Israeli ministers quit over Bush plan for peace

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The Independent Online

Ariel Sharon, the Israeli Prime Minister, faced the first defections from his coalition government last night when two hardline ministers resigned in protest over a supposedly new American plan for reviving Middle East peace talks.

The ministers – from the far right – said their decision to quit was triggered by the withdrawal yesterday of Israeli troops from two Palestinian neighbourhoods in the divided and unstable West Bank city of Hebron. But they made clear that at the core of their decision was their opposition to a possible new peace initiative by President George Bush.

The hiatus came amid a wider political furore in Israel over the army's withdrawal, leaving under cover of darkness 10 days after dramatically reoccupying the same Hebron neighbourhoods. For the first time Israel's Defence Minister, Benjamin Ben-Eliezer, openly opposed his armed forces chief-of-staff, Lieutenant General Shaul Mofaz, who had wanted his troops to stay to protect a small group of militant Jewish settlers in the Palestinian city.

The row – hastily patched up yesterday – was the strongest proof to date of a developing rift between the hardline Israeli military leadership and the comparatively moderate elements of Mr Sharon's government. The Hebron withdrawal was presented by Israeli officials as an attempt to ease relations with the Palestinians, but its effects were swiftly snuffed out by signs that the Israeli army had assassinated another Hamas militant, this time by exploding a device in a car in Nablus, a stronghold of Islamic militancy.

The killing of Ahmed Marshoud came only a day after Israel admitted assassinating a prominent Hamas leader, Abdel Rahman Hamad, also in the West Bank – damaging efforts by the US and its allies to calm the angry mood at street level among Muslims who are outraged by the US-led attacks on Afghanistan.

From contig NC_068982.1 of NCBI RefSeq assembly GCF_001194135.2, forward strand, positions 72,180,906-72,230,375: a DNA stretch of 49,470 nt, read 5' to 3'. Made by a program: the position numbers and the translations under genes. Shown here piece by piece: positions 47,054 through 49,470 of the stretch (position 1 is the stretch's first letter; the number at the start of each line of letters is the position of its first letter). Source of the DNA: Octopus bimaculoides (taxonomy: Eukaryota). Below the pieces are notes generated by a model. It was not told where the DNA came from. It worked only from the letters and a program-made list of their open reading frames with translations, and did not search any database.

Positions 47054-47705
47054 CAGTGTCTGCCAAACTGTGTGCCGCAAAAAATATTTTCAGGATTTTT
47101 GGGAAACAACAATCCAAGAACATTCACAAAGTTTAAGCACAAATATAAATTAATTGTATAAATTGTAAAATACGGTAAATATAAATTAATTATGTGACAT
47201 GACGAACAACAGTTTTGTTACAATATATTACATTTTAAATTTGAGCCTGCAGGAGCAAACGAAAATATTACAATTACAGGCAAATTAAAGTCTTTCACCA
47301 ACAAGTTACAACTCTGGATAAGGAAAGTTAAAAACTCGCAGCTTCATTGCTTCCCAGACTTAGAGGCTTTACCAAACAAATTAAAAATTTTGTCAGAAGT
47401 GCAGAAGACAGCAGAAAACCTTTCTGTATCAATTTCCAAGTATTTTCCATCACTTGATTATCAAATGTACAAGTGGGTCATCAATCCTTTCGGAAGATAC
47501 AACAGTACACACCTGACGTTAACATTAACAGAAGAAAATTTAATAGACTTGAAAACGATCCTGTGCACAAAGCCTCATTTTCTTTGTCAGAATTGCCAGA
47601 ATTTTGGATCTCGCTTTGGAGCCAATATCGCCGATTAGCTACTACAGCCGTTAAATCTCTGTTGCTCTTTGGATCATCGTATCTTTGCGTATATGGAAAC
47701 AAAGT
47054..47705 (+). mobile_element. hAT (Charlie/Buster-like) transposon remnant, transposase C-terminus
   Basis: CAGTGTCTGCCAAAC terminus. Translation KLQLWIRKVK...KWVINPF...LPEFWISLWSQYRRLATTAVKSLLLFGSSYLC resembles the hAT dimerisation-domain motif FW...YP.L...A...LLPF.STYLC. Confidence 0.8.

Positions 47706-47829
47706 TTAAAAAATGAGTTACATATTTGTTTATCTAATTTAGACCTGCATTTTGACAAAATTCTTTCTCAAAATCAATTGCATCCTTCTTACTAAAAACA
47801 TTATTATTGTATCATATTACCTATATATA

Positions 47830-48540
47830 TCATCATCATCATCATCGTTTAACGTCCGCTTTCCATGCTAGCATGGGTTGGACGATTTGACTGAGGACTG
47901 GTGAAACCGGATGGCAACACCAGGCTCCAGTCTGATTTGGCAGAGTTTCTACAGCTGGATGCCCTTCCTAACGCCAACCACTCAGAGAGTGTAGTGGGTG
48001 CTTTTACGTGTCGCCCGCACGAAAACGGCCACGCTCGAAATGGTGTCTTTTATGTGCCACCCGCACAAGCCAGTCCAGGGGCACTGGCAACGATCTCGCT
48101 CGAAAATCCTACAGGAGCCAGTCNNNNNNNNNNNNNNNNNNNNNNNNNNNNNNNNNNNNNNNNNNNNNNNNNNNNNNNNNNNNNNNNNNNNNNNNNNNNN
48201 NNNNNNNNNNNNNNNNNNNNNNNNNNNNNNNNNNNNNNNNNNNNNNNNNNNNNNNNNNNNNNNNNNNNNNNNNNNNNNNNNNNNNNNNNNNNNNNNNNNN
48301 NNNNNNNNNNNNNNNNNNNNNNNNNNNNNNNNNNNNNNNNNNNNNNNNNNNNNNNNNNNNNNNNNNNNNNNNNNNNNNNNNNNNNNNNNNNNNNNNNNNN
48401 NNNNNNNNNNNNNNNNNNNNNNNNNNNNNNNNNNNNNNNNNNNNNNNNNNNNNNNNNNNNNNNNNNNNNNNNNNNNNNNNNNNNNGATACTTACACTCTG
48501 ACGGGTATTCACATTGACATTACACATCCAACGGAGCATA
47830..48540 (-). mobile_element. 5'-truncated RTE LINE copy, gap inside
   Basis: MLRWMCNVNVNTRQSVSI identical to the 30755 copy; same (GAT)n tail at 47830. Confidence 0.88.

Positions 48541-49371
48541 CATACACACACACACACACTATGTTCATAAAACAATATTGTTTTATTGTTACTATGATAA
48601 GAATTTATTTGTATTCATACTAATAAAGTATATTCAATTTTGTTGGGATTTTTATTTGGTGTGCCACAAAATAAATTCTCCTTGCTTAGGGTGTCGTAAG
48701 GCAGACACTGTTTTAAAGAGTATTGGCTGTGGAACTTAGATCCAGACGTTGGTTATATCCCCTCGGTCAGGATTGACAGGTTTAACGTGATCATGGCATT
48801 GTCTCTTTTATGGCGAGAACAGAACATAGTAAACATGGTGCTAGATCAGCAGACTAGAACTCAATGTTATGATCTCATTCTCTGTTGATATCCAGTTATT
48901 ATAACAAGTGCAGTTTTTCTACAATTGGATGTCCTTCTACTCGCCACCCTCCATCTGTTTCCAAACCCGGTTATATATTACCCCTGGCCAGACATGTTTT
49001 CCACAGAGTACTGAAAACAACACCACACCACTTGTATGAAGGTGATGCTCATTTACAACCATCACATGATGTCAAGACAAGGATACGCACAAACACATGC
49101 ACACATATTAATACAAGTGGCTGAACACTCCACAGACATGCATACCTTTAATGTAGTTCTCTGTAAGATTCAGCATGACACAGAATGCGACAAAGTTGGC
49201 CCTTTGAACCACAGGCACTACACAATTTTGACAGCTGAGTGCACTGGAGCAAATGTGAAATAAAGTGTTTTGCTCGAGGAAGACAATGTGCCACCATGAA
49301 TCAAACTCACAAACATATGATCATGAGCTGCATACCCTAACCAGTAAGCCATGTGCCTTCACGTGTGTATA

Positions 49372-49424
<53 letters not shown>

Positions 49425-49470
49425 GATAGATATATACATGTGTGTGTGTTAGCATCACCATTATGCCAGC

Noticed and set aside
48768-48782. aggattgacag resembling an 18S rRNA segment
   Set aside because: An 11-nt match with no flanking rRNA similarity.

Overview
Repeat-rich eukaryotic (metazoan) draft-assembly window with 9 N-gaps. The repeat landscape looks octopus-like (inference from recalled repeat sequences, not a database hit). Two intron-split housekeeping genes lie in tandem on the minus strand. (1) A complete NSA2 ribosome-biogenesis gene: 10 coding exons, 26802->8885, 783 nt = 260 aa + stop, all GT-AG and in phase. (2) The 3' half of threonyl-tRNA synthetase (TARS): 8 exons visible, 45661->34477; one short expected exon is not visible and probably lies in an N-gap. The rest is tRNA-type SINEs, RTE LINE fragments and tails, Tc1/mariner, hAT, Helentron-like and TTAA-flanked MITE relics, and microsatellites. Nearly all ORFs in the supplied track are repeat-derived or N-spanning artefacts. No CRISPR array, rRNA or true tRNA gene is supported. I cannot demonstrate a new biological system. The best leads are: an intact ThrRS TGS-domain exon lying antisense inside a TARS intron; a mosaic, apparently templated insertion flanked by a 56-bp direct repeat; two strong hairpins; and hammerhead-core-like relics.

The ministers who announced their resignation yesterday were the most outspoken and extreme of the right-wing elements in Mr Sharon's "government of national unity" – Rehavam Ze'evi, the Tourism Minister, and Avigdor Lieberman, the National Infrastructure minister, leaders of the seven-member National Union-Yisrael Beitenu blocs.

Mr Lieberman – who is a settler living in occupied territories – opposes returning an inch of occupied land to the Palestinians. He made headlines before the February elections by saying Mr Sharon's new government would be willing to bomb Egypt. Mr Ze'evi, a former armed forces chief-of-staff, has supported "transfer" – a euphemism for pushing out the 3.3 million Palestinians living under occupation in the West Bank and Gaza.

Their resignations have 48 hours to take effect, which means a last-minute change of heart is possible.

But there was no sign of this in the rhetoric spouting from Mr Lieberman, a former nightclub bouncer and emigré from the former Soviet Union. He said his first objective was to defeat Mr Bush's supposed new plan to bring Israel and the Palestinians back to intensive peace negotiations. "Today the holy challenge that Israel faces is how to foil the American initiative," he said. "The Americans have said clearly that the starting point would be the point at which the Camp David talks ended with [former prime minister Ehud] Barak."

He also singled out for criticism Shimon Peres, Israel's Foreign Minister. "Obviously, so long as Shimon Peres in the Foreign Ministry, with his international experience and standing, leading Israel's foreign policy, there is no possibility either to oppose or foil the American initiative," he said.

The departure of the far-right bloc's seven Knesset members will still leave Mr Sharon's coalition, anchored by Likud, Labour, and the ultra-Orthodox Shas, with a 76-seat majority in the 120-member parliament. But even if the ministers and their followers change their minds today, the episode – coupled with the government's now resolved row with the army – represents the Sharon administration's most turbulent period to date. This reflects Israel's general unease and fear of isolation triggered by Washington's wooing of the Muslim world, and especially by the rehabilitation of Yasser Arafat, who was in London yesterday visiting Tony Blair.

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